13         Greater problems for youths associated with leaving the old situation, than with their ability to cope with a new situation.

14         People have problems because of substance abuse.

Jobs, career and labour market information concerns TRUE FALSE
1           An absence of jobs available in the area.

2          An absence of information on places (local or distant) where one might get work.

3          A limited amount of knowledge about the wide range of career options that exist.

4          Limited parental and youth knowledge about how to identify persons or services that can supply them with or lead them to information.

5          A lack of parental and youth awareness that there are often support services in a new community from which they might seek help (i.e. churches and social clubs).

6          An extensive misinformation about what it is like in other centres.

7          A relative absence of “mentors” or persons who encourage or challenge youth to search more widely.

8         A relative absence of parents with strategies for finding work.

2.5 REMOVING LIMITATIONS TO COMMUNICATION

An analysis of the data collected in Canada by Jeffery et al (1992:249) supported many of the hypotheses in the above table. This meant that their expectations were well founded.

However, it was found that parents expected and supported youth to leave the community.  Furthermore, no support was found for the hypothesised notion that parents encourage their children to return home if confronted with stressful situations when away.   Parents also knew that career identification and problems existed and tried hard to identify solutions.

Parents also expressed the view that because of their lack of education, they did not see themselves as good role models for their children.  They also felt that they lacked adequate experience and knowledge to offer sound educational advice.

If the same problems regarding career guidance by rural parents occurred in South Africa, what assistance could be given to them to help them to prepare themselves to guide their children in a career choice? Remember, you intend to guide people in your community regarding their choice of careers!

Feedback:

I would like to make a few suggestions for you to add to the ideas which you might have. Is it possible to bring rural career seekers closer to the same processes that successful workplace families already have? This could be done by exposing them to successful and advantaged people.  How is this done? You could arrange to bridge the difference between them and successful workers by accessing successful work people through civil and civic organizations. You could help the rural career seekers to communicate their knowledge and interests to their parents, family and community members. Not only does this give them the opportunity to practise speaking about themselves, but it will prevent them from isolating themselves from the community. Instead they will raise the knowledge and awareness of the jobs to which they have been exposed within the community as a whole.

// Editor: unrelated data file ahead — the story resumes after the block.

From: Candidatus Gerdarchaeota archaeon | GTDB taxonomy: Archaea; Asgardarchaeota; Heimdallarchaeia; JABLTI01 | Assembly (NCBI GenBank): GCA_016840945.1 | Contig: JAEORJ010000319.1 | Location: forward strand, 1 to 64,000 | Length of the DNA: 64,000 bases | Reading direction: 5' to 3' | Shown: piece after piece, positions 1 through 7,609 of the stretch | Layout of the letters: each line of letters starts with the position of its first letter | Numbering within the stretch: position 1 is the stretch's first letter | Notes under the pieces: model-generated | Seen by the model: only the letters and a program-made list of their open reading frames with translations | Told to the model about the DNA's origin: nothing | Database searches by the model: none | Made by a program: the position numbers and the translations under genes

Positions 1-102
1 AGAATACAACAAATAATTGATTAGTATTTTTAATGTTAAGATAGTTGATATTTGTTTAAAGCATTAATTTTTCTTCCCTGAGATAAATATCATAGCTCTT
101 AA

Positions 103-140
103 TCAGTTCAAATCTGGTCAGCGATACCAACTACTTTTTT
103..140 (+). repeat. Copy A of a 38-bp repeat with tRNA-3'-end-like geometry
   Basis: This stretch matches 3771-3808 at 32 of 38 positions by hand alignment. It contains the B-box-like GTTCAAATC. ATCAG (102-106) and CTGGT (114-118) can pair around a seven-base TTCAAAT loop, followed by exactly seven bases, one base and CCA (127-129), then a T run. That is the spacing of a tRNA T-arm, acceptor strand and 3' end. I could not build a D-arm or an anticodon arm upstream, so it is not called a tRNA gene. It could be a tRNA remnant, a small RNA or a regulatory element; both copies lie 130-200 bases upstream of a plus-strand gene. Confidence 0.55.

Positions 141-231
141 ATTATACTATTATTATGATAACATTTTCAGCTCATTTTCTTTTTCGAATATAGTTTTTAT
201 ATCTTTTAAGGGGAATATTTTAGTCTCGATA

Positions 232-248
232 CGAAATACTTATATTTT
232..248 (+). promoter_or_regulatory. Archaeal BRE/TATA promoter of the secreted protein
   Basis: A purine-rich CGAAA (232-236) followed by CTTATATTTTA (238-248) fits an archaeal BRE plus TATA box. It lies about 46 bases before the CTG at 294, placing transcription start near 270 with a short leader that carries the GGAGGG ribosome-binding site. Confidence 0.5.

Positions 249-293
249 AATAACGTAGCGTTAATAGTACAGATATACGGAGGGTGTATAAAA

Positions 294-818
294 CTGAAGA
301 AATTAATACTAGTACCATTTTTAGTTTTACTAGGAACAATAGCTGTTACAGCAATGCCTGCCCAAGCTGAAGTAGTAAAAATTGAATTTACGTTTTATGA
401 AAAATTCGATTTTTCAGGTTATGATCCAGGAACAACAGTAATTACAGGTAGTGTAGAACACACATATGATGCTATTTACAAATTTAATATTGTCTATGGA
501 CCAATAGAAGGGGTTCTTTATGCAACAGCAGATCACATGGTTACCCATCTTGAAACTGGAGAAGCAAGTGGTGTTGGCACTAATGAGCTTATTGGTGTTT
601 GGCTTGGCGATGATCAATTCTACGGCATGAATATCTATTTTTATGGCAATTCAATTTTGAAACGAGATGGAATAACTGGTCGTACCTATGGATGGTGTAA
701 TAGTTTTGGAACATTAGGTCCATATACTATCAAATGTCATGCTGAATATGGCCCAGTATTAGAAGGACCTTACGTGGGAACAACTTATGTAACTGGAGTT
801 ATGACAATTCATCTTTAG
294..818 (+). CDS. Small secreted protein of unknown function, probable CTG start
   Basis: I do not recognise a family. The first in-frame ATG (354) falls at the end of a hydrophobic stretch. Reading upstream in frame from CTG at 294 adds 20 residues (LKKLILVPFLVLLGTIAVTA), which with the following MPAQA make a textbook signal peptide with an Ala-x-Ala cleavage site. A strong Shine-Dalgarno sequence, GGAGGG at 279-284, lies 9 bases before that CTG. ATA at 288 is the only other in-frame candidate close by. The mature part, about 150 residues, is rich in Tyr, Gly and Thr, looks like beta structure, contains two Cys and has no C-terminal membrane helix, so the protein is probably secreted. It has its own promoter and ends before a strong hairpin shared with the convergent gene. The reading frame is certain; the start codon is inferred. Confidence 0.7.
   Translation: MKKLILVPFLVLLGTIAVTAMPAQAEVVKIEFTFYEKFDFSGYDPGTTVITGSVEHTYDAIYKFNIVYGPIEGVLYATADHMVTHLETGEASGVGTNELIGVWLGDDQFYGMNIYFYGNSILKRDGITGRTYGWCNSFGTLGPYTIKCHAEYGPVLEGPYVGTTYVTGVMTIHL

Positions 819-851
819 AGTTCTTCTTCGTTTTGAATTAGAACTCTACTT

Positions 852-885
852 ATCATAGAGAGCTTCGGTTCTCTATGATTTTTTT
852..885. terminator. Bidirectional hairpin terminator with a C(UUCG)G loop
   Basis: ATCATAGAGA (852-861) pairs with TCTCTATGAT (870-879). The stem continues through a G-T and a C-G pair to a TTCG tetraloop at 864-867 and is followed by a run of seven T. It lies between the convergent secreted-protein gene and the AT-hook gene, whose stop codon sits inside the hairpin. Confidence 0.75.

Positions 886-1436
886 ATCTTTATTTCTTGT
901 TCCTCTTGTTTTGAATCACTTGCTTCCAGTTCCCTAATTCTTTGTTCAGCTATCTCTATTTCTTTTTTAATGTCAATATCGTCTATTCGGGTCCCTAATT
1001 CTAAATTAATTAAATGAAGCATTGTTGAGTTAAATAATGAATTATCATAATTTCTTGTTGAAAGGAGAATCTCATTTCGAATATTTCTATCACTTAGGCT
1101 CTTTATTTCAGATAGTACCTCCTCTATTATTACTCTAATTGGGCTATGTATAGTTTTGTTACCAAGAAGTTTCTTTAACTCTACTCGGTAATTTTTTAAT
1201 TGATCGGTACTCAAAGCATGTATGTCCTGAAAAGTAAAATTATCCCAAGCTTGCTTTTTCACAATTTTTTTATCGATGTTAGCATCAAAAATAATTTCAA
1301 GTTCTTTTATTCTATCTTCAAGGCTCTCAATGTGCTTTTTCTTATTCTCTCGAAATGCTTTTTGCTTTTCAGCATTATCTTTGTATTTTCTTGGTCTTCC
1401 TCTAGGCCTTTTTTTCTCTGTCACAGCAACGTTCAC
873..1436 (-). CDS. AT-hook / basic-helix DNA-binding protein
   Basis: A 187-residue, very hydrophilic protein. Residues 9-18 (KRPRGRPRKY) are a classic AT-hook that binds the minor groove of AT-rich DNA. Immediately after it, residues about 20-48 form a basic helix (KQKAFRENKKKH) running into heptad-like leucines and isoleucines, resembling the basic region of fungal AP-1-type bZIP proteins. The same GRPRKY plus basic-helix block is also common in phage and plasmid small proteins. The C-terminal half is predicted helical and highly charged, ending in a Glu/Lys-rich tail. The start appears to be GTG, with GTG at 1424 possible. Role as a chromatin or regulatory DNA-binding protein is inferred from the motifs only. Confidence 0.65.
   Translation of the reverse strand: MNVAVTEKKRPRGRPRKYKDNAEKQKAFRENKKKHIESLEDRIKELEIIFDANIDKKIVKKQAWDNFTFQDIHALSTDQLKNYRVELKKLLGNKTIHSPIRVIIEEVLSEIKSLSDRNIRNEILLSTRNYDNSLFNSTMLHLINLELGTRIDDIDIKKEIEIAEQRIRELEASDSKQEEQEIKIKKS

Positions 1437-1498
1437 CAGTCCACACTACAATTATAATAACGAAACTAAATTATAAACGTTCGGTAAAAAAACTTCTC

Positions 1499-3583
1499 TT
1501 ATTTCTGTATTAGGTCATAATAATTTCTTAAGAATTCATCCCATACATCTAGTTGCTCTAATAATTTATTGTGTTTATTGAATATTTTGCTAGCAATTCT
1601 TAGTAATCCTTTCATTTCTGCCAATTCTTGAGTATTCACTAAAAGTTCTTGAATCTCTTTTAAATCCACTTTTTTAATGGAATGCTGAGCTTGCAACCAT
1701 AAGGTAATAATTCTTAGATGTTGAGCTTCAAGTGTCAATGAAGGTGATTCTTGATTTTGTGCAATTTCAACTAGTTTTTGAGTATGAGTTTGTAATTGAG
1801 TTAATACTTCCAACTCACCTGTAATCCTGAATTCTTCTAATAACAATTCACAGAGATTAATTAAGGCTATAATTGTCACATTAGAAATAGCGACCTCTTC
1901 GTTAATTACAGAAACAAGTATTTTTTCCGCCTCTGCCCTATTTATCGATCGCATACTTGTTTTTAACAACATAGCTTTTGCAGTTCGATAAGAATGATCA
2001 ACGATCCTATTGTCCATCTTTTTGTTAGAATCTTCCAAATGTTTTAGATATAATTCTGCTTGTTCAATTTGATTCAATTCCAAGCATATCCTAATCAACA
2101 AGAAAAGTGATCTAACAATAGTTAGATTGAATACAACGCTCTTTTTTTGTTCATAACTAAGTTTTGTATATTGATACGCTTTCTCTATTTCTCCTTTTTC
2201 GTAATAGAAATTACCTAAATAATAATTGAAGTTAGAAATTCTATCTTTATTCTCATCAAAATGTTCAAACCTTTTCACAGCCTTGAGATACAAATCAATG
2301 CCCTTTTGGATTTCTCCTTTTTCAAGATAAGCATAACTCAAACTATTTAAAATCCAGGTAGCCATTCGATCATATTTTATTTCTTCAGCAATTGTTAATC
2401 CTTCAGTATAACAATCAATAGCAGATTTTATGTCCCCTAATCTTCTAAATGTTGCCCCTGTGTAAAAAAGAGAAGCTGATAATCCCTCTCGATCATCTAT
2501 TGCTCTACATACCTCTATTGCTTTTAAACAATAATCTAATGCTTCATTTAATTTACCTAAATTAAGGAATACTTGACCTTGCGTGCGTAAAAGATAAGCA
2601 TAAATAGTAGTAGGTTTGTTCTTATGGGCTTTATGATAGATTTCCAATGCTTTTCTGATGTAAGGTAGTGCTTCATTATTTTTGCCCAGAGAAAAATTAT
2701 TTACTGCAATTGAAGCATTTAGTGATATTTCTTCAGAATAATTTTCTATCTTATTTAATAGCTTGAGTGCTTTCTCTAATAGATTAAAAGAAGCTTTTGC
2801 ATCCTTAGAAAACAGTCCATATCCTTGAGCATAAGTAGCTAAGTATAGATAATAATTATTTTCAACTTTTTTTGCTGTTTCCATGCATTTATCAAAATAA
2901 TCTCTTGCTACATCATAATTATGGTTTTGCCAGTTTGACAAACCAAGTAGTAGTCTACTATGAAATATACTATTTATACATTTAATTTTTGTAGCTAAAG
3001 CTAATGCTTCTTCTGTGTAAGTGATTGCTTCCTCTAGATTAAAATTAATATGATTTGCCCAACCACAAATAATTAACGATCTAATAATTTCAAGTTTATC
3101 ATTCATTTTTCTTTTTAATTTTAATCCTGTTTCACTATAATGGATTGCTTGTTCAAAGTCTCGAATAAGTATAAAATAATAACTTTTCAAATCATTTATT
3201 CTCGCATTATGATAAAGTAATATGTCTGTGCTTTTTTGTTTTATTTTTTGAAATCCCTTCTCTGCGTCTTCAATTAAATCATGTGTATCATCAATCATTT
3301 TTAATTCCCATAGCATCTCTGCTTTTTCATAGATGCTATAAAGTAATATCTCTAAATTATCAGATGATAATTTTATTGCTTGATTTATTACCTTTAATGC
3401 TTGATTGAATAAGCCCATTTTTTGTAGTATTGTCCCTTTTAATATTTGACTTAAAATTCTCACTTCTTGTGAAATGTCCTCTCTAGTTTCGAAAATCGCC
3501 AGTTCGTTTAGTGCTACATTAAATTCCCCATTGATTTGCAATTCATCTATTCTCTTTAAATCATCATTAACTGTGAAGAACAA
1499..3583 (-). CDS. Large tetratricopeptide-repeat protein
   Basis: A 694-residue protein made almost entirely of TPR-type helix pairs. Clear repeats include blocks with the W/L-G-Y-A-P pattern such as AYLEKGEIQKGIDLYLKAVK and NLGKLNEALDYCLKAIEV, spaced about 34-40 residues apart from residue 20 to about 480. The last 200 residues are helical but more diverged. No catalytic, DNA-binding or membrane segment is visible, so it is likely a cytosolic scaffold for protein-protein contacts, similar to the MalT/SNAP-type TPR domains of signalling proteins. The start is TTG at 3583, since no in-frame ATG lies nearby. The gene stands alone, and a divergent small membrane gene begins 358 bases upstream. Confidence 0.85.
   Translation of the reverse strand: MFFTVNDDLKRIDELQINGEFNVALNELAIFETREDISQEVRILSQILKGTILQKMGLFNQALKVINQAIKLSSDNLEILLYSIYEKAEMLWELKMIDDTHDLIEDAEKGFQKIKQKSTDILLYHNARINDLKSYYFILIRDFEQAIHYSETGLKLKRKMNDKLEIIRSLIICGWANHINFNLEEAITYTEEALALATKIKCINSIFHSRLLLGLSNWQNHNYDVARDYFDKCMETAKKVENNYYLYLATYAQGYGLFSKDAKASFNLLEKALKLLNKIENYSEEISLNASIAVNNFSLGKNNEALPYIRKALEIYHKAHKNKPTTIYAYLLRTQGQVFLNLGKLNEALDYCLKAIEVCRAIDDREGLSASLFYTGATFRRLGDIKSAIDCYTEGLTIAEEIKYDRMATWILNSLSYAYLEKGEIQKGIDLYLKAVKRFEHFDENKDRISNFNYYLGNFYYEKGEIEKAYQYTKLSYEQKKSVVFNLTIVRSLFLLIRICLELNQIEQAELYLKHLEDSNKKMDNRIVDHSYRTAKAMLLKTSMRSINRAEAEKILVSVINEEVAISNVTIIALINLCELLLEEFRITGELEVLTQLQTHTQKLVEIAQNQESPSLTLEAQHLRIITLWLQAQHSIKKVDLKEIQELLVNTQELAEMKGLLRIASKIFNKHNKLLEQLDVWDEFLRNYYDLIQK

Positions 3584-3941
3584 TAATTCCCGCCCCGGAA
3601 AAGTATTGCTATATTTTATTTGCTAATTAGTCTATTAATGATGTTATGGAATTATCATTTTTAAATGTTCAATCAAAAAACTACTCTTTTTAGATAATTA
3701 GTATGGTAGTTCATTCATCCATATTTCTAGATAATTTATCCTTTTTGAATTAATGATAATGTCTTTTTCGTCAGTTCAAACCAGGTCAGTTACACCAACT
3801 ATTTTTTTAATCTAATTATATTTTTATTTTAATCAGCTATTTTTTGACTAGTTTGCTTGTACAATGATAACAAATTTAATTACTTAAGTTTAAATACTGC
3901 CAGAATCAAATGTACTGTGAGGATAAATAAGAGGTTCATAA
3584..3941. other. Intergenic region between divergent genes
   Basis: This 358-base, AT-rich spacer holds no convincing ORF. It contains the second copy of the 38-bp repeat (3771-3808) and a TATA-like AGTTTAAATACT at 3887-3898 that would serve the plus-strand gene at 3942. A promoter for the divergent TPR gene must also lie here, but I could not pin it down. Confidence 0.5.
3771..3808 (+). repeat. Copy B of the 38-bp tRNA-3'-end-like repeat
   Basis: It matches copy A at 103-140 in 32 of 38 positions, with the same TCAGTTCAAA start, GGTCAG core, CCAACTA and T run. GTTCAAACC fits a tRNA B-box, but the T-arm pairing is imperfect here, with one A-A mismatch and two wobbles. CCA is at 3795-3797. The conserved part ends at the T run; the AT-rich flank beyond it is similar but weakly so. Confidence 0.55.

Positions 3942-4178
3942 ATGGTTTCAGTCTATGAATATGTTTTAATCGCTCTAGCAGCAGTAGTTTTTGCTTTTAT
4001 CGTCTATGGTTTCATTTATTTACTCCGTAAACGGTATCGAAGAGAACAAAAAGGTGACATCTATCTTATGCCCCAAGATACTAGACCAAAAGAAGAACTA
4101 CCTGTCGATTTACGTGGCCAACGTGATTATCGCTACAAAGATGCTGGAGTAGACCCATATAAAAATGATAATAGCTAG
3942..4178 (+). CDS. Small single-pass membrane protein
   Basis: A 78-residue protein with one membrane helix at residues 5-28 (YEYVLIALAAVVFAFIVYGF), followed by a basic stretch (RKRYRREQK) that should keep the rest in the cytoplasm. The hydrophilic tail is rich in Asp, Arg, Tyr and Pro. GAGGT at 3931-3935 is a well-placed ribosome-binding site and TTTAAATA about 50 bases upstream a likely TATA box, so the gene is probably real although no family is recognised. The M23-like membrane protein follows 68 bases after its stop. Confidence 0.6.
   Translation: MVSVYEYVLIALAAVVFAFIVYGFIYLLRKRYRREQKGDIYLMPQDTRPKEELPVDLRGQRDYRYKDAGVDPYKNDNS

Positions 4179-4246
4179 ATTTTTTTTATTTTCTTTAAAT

You also need to assist parents to assist young people during the transition from home to work.  Parents and leaders should be briefed during the processes to obtain and participate in the information exchange on careers and jobs.  Under your guidance, community leaders could assist parents to form groups for discussion about careers and educational activities. The following information is important and should be included in the communication:

  • finding career information
  • coping with the problems of registration, loans, insurance, etc.
  • helping children to leave home
  • coping with loneliness and relocation problems
  • helping young people anticipate and deal with their new freedom
  • helping young people maintain a pride in their roots
  • helping young people cope with fears of being “different”
  • communicating with and staying in contact when a young person is away

Remember that extensive web resources exist and the leaders’ involvement makes the choices safer.

2.6 SUMMARY

Successful families have structures in place which remove barriers to communication with their children. A circle of families can offer many possible opportunities to the children of their friends. Access and knowledge are shared freely for the sole purpose of adding value to young people and offering them opportunities in life.  In rural areas this is not possible. The only option is thus to increase knowledge about career opportunities by creating a partnership between the youth and the older community. Everyone learns and everyone grows and this will continue to benefit the community for generations to come.

It is therefore important for you as career guide to practise the process of informing the people around you about your own personal qualities (your own Johari window) and about the career opportunities which you can offer them.  You need to help the career seeker use the same strategies as successfully as you have done to avoid their isolation and to promote knowledge distribution among the people in the community.


[1] The change process refers to the transition from a current state to a desired state.  Explore this website about managing the change process.